Top 10 foods to keep your brain healthy as you age
02/18/2016 / By John Allen / Comments
Top 10 foods to keep your brain healthy as you age

In addition to exercising your brain by thinking, consuming the right food also can contribute positively to maintaining a sound mind as the years advance. Of course, everyone’s mental capacity declines to some degree as they progress through their senior years, but eating the “brain foods” on the list below may substantially lessen the decline, and perhaps even prevent it.

1. Apples
According to studies published by Cornell University food scientists in the Journal of Food Science and the Journal of Agricultural and Food Chemistry, certain chemicals in apples can protect the brain from certain types of damage that may trigger such neurodegenerative diseases as Alzheimer’s and Parkinsonism. One of the scientists claims the evidence “shows that additional apple consumption not only may help reduce the risk of cancer, as previous studies have shown, but also that an apple a day may supply major bio-active compounds, which may play an important role in reducing the risk of neurodegenerative disorders…” (Ref 1)

2. Avocados
The monosaturated fat in avocados may lower blood pressure, increase blood flow, prevent insulin resistance, and fight Type 2 Diabetes – all factors that can reduce a person’s risk for cognitive decline. Avocados are also rich in potassium, omega-3s and oleic acid, which collectively can lower blood pressure,  found to enhance brain health. The natural anti-inflammatories in avocados can also fight Alzheimer’s. The large amount of vitamin K that avocados deliver improves blood flow, decreases risk of stroke, and may help in Alzheimer’s prevention. (Ref 2)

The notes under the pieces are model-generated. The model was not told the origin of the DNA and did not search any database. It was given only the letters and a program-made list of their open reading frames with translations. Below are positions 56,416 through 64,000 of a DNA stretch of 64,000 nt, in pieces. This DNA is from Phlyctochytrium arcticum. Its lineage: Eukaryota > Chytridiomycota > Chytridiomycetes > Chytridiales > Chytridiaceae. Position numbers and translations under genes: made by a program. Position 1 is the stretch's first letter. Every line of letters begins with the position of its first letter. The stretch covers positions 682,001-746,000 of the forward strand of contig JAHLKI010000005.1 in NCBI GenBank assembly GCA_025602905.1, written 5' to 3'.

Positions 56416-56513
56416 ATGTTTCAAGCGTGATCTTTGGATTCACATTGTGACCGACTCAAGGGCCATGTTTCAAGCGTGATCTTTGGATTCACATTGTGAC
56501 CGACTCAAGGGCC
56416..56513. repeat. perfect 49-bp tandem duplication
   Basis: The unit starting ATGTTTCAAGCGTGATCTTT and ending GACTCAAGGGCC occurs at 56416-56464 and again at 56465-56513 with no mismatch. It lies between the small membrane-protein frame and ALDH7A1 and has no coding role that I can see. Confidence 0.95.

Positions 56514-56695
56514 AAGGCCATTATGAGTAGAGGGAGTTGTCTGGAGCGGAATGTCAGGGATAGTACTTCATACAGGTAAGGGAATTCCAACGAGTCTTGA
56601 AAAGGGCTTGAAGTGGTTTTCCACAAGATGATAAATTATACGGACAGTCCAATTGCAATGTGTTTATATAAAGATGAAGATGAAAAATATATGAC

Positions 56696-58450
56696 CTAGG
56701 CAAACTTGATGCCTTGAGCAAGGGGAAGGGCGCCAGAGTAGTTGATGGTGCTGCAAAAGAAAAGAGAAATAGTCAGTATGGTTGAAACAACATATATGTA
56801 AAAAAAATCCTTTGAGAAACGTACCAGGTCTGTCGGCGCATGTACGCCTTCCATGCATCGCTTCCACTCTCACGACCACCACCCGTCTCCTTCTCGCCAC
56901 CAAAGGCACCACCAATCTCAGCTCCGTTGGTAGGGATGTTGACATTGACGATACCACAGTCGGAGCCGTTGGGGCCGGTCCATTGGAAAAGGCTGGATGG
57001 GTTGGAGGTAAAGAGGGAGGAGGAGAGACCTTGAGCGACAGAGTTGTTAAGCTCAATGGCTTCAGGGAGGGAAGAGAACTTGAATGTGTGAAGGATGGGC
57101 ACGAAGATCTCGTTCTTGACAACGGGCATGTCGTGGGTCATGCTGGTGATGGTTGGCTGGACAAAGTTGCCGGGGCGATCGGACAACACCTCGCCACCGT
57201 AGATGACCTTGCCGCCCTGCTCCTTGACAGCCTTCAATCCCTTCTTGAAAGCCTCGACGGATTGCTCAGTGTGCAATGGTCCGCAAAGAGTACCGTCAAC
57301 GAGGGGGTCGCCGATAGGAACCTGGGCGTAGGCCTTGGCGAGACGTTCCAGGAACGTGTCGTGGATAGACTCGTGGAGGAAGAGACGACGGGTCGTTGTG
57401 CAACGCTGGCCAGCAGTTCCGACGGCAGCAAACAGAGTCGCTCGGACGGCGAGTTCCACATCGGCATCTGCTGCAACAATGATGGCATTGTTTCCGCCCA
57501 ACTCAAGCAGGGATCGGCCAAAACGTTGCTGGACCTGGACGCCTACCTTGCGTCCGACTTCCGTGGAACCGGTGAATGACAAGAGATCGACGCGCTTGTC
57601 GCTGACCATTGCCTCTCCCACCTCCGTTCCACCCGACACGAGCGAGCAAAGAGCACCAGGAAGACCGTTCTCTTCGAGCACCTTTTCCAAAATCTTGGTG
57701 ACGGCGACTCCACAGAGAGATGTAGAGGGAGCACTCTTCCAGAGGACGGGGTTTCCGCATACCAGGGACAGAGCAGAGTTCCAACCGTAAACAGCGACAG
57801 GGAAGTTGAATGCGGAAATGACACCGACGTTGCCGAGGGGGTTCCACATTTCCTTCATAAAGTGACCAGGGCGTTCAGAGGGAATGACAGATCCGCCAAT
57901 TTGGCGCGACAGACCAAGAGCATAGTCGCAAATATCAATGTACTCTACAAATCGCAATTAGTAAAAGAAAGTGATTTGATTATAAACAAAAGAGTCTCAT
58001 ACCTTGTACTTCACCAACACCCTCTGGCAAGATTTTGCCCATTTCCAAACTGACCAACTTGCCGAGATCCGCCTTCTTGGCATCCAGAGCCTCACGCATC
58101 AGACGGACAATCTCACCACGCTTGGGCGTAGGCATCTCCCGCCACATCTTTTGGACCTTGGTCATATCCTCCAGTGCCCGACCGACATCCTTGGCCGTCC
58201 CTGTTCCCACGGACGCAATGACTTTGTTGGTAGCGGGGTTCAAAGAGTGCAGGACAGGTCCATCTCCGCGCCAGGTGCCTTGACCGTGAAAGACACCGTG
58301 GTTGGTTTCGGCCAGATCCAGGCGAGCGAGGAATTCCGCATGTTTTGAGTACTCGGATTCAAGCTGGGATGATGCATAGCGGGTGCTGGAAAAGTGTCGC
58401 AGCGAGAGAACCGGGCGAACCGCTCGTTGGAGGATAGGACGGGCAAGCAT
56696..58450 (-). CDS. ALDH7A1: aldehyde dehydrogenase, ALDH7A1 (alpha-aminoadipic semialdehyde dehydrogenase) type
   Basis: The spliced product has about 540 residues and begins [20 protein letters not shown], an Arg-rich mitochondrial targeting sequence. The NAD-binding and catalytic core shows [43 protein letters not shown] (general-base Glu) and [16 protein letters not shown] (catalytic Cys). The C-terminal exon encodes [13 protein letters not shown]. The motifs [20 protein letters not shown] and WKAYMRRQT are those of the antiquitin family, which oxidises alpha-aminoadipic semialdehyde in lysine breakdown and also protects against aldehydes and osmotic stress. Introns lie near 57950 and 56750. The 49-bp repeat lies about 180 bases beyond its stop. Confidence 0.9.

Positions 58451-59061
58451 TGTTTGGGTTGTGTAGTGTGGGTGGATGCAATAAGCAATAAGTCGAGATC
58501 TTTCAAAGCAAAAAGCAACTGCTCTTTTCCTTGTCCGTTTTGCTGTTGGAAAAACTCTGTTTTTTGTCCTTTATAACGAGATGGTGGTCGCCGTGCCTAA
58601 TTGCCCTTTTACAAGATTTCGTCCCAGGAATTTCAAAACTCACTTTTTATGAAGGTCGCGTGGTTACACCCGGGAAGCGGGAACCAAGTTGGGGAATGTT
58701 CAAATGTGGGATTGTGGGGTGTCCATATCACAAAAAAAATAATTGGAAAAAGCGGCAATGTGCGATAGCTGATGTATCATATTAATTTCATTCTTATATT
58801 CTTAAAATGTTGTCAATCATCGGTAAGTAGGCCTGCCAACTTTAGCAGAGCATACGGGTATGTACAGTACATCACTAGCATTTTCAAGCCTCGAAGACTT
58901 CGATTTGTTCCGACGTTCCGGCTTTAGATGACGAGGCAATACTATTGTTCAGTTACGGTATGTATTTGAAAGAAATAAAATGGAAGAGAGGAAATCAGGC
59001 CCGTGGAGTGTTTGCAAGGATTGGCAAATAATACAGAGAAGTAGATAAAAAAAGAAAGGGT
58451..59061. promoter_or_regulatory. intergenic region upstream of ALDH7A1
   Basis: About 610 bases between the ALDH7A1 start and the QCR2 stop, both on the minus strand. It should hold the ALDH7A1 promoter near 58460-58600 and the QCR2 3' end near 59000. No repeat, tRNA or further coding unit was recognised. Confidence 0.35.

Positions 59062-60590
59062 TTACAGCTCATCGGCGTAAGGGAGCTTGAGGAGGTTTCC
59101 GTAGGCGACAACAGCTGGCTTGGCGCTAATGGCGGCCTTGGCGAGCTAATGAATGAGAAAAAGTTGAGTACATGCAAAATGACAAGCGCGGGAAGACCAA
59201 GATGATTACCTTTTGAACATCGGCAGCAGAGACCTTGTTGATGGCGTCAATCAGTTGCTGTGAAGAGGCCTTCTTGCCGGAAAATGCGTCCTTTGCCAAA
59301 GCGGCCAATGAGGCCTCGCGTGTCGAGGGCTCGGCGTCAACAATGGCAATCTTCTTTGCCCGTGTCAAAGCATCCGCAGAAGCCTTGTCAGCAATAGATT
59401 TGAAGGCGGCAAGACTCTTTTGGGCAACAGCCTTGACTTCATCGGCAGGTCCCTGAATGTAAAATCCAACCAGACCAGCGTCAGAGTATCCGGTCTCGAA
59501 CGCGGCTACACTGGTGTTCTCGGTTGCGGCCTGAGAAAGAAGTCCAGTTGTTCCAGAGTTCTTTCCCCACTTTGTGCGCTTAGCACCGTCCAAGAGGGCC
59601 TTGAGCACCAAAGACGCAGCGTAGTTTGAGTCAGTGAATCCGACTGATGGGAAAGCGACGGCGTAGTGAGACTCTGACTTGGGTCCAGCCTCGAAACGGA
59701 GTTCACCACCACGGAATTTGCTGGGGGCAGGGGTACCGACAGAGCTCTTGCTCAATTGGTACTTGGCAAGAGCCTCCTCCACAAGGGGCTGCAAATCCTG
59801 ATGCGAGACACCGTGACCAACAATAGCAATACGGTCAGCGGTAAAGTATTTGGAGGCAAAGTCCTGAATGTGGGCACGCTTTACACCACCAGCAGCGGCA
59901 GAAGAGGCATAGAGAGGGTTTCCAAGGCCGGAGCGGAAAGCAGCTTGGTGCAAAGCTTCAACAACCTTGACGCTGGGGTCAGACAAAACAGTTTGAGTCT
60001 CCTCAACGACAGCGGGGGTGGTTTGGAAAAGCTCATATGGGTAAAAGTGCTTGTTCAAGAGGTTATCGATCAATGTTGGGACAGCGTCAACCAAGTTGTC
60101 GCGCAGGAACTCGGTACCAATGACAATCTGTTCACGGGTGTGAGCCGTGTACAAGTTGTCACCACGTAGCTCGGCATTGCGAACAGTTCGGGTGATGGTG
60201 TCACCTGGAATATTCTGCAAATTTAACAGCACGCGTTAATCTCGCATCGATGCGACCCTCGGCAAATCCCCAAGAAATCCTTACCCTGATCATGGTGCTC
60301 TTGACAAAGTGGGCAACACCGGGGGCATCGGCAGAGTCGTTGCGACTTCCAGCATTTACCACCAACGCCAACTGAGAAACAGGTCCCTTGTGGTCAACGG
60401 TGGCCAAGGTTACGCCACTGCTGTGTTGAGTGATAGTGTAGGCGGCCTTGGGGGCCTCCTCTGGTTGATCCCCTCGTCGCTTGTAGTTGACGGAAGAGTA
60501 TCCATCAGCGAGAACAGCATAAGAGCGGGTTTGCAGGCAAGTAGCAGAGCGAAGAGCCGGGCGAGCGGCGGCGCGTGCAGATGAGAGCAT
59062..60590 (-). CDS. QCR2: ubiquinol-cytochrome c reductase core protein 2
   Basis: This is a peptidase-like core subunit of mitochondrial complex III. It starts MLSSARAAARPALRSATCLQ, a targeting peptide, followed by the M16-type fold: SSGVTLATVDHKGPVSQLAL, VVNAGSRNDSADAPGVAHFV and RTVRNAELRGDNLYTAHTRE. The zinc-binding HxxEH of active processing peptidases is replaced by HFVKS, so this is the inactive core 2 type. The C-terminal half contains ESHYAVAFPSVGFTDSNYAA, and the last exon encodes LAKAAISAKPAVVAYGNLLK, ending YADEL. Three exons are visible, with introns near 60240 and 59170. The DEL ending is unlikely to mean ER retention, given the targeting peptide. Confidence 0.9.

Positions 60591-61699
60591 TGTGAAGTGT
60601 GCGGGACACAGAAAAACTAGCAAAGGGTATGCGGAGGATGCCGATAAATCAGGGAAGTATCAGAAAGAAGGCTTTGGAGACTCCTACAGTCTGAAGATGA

3. Berries
Researchers with the Human Nutrition Research Center on Aging at Tufts University have found strong evidence that blueberries, blackberries, strawberries, and other berry fruits have beneficial effects on the brain. According to their research, the high amounts of antioxidants in berry fruits protect brain cells from damage and also change the manner in which neurons communicate. This may prevent neuron-damaging inflammation. Components in berries also improve cognition and motor control. (Ref 3)

4. Caffeinated Coffee and Tea
According to researchers at Johns Hopkins University, caffeine has a positive effect on our long-term memory – which should be good news for the 90% of the world’s population who consume caffeine. The scientific evidence, as presented in the journal Nature Neuroscience, concludes that caffeine enhances certain memories during the initial 24 hours after consumption and possibly longer. (Ref 4)

5. Coconut Oil
Coconut oil as a memory enhancer has become very popular in alternative medicine circles. This is based on the belief that ketone chemicals [substances that created when the body breaks down fat for energy] in the oil helps restore the brain’s function in Alzheimer’s patients. Skeptics, such as Richard Veech of the National Institutes of Health, assert that to be effective the amount of coconut oil to produce these chemicals would have to be so great as to be unrealistic. However, many continue to attest to the enhancement of general cognition by the use of coconut oil. (Ref 5)